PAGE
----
Atlantis Was in the Mediterranean Sea, New Research Shows
An American researcher exposes the location of the legendary island and discusses how close the scientific community previously came to solve this mystery.
ATLANTA, Georgia, Oct. 16, 2013—Contrary to a common belief that Plato’s Atlantis may have been located somewhere in the Atlantic Ocean, Christos A. Djonis, researcher and author of a new book titled “Uchronia?-Atlantis Revealed,” says that analysis of Plato’s work revealed convincing evidence that the legendary island was in the Mediterranean and just a few kilometers north of the Greek island of Santorini.
More precisely, he says, 11,000 years ago when, according to Plato, the story of Atlantis took place, many of the Cyclades Islands were connected by a flat terrain, today called the “Cyclades Plateau.” This now 400-foot underwater plateau formed the body of a large island, while the modern islands of Cyclades fashioned mountains that emerged in all the right places when they are compared to Plato’s story. The northern portion of this island was comprised of mountains which reached the shores. There is an oblong valley directly below this mountainous region and a second valley closer to the center of the island that is two-thirds the size of the oblong valley. Moreover, Santorini, an island within an island where many scholars in the past had placed the crown city of Atlantis, falls within 9 kilometers of the Grand Island, just as Plato claimed.
To successfully decode Plato’s puzzle, Mr. Djonis explains, “The English adaptation of Plato’s account had to be dissected and thoroughly examined. Also, to ensure that the original meaning from the Greek story was not lost during translation, the English version was compared to the Greek format, which has a different syntactic structure. This evaluation revealed that simple errors and flawed interpretations by early translators led many researchers in the past to look for Atlantis in all the wrong places. Consequently, unlike all other “discoveries,” including recent ones that amount to nothing more than speculation, there is finally a discovery where all the physical characteristics perfectly match Plato’s account.”
Mr. Djonis further explains that several researchers previously had suggested Santorini could have been the spot where the crown city of Atlantis once stood. Since no one believed though that Plato’s story could have taken place more than 10,000 years ago, they concentrated their study during the Minoan era, close to the time when the Santorini volcano erupted (around 1600 BC). The problem with that partial discovery, Mr. Djonis adds, was that without the primary island of Atlantis nearby, Santorini alone did not match Plato’s entire description. This allowed for many people to doubt the particular find and to continue to question the validity of Plato’s story. According to Mr. Djonis, the recent archaeological discoveries of Gobekli Tepe in Turkey (circa 10,000 BC), and the find of a 10,000-year-old sunken city off the coast of West India in the Gulf of Cambay, established that 10 millennia ago humans were significantly more advanced than previously thought. These discoveries, he adds, not only validated Plato’s testimony, but made the search for Atlantis around 9600 BC more acceptable.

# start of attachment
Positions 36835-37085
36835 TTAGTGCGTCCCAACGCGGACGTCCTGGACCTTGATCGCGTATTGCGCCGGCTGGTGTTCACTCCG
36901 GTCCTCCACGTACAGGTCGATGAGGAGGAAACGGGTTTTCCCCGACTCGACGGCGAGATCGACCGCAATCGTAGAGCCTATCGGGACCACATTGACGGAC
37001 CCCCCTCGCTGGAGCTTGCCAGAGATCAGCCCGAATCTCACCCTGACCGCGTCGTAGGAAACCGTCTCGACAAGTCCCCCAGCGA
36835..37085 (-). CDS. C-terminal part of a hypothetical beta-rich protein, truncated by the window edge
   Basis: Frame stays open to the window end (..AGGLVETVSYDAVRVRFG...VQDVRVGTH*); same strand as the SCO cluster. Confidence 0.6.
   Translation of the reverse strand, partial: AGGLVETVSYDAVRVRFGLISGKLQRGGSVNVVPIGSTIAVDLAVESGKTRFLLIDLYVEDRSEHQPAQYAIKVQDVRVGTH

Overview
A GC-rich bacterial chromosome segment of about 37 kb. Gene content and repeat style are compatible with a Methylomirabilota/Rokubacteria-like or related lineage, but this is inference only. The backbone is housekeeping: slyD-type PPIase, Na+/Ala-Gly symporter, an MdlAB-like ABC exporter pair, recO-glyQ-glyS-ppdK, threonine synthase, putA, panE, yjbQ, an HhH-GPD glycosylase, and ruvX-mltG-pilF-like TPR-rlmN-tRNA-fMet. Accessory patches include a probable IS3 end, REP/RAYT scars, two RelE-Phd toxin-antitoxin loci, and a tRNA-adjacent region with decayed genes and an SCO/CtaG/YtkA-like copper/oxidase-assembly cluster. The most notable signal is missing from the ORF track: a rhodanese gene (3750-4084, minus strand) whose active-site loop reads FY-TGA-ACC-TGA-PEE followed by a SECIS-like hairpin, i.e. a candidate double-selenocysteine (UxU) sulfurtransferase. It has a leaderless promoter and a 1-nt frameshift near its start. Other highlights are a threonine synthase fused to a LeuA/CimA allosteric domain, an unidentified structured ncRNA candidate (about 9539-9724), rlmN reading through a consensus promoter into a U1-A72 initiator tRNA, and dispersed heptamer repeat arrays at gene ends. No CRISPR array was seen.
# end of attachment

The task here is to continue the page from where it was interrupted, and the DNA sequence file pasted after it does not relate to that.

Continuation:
As for the grand island/continent across from the Pillars of Hercules (Strait of Gibraltar), one which Plato said was bigger than Libya and Asia combined, Mr. Djonis explains that this was not the continent of Atlantis, as many previously assumed, but that of North America. Plato was merely explaining that the Atlantic Ocean was navigable by the Atlantians, who often visited this vast continent across the ocean via island hopping (from Scotland to Orkney, the Faroe Islands, Iceland, Greenland and then finally the Great Lakes of North America). This revelation by Plato, according to Mr. Djonis, may also provide the best explanation yet for how the Mediterranean haplogroup X gene migrated to North America 10,000 years ago and rooted itself among certain Native American tribes who originated around the Great Lakes.
In his yet to be published work, Mr. Djonis also explains that Atlantis was lost due to the rise of the seas after the last Ice Age, and more specifically, during the Mediterranean flood cycle that immediately preceded the flood of the Black Sea around 8000 BC. This worldwide cataclysm, he says, did not only destroy Atlantis, but also wiped out other coastal civilizations around the world, such as the sunken city off the west coast of India.
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© Images by Christos A. Djonis